Of Grit and Gumption, Sass and Verve: What Gifted Students Can Learn From Multicultural Picture Book Biographies
The significant role picture book biographies (PBBs) play when it comes to providing readers with a deeper understanding of ‘global connections and cultural diversity’ is evident in the research (Morgan, Early Childhood Educ J 37:219, 2009). This becomes even more important among gifted and talented readers who can use multicultural PBBs to know more intimately the life narratives of men and women who have achieved expertise and prominence in their respective fields and domains. Multicultural titles, in particular, would allow readers to see themselves as part of humanity and provide a window to other societies and lifestyles that may be unfamiliar to them. The use of biographies that focus on diverse populations allows students to see everyone as having equally high potential and helps develop an appreciation of alternative pathways to talent development and expertise. Based on a research project that looks into building a database of multicultural picture books for social and emotional learning, text-sets of PBBs by award-winning authors and artists have been compiled, representing different types of giftedness including artistic, literary, musical, athletic, leadership and intellectual skills. This would be linked to cognitive traits of the gifted and talented, social and emotional issues experienced by the gifted and social and emotional traits of gifted learners and the highly creative. The PBBs of resilient individuals who demonstrate sass and verve and grit and gumption despite misfortune and adversity will likewise be shared and discussed. Through these inspired and well-crafted biographies, it is hoped that teachers can scaffold gifted readers’ understandings of, and identification with, diverse people from around the world and come to realise how the road to excellence can prove to be an arduous, but meaningful journey.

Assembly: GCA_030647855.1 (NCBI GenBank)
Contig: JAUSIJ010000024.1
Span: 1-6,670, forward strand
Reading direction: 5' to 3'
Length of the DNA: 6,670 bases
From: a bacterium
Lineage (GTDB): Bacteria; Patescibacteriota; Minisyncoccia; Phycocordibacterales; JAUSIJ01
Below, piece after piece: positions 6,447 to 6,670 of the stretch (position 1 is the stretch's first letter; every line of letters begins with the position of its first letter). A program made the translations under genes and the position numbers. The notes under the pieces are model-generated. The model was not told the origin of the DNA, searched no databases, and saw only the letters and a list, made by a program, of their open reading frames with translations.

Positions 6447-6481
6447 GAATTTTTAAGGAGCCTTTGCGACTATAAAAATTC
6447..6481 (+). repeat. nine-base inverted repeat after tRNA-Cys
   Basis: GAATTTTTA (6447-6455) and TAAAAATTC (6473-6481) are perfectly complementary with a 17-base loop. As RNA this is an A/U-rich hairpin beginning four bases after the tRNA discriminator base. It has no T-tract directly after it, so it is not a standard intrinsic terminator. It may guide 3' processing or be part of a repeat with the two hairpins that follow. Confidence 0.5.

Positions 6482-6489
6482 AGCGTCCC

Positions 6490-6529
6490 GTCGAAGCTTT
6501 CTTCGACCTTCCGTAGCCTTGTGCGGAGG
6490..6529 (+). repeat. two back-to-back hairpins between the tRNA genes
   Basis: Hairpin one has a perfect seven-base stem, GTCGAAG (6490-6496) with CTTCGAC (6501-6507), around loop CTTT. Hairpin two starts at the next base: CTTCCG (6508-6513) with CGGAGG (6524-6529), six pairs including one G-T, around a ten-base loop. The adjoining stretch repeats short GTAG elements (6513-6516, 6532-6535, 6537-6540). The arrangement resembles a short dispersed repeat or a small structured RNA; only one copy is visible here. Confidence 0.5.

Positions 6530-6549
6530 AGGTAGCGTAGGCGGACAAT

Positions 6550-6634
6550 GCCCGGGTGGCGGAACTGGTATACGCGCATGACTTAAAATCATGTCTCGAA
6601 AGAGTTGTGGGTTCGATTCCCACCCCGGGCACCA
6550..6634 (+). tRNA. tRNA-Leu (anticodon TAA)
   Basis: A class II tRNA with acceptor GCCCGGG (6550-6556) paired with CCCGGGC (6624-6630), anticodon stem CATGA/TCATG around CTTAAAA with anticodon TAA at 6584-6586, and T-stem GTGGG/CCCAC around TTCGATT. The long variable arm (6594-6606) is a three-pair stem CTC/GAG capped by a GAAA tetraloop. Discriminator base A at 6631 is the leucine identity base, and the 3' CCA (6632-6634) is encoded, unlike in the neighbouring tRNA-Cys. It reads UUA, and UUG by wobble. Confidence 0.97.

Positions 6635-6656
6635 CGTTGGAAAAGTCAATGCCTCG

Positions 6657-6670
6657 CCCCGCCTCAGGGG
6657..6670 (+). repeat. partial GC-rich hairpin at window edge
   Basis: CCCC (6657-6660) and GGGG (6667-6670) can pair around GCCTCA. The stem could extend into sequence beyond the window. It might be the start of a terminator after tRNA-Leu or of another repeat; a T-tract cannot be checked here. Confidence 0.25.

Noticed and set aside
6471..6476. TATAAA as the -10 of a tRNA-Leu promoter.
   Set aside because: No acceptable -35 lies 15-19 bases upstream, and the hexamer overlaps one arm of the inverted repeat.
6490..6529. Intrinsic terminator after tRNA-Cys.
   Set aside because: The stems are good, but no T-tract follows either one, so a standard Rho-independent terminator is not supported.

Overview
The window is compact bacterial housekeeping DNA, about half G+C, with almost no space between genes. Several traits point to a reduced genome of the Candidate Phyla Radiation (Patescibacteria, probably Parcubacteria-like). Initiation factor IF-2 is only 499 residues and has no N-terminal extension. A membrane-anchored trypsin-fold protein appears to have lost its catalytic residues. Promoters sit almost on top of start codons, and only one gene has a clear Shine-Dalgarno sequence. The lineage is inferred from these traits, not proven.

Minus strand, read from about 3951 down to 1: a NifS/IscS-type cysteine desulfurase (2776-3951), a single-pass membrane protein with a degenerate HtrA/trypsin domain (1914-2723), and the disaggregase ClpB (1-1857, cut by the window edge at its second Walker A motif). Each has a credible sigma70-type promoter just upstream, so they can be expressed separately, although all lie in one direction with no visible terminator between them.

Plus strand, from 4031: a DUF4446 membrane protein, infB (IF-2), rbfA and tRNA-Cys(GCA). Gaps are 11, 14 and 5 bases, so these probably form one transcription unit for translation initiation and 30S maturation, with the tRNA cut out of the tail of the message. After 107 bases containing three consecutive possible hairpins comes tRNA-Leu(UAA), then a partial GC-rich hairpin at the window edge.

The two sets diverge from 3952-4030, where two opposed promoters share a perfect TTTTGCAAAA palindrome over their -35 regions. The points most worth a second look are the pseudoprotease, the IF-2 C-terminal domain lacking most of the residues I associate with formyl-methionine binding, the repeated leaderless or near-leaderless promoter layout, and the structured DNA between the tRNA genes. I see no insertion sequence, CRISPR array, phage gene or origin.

KeywordsGifted students High-ability learners Picture book biographies Multicultural children’s literature Social and emotional learning
The Aims in This Chapter Are to:
highlight the use of biographies in teaching the gifted;
establish the link between multicultural gifted education, social and emotional learning (SEL) and the use of picture book biographies (PBB);
discuss the criteria in the selection of multicultural PBB for gifted students;
use the critical multicultural analysis framework to prompt affective engagement in reading the books, as well as provide teaching strategies and activities that can be used in the classroom;
provide recommended text-sets grouped across key cognitive, social and emotional traits of, and issues faced by, the gifted and highly creative.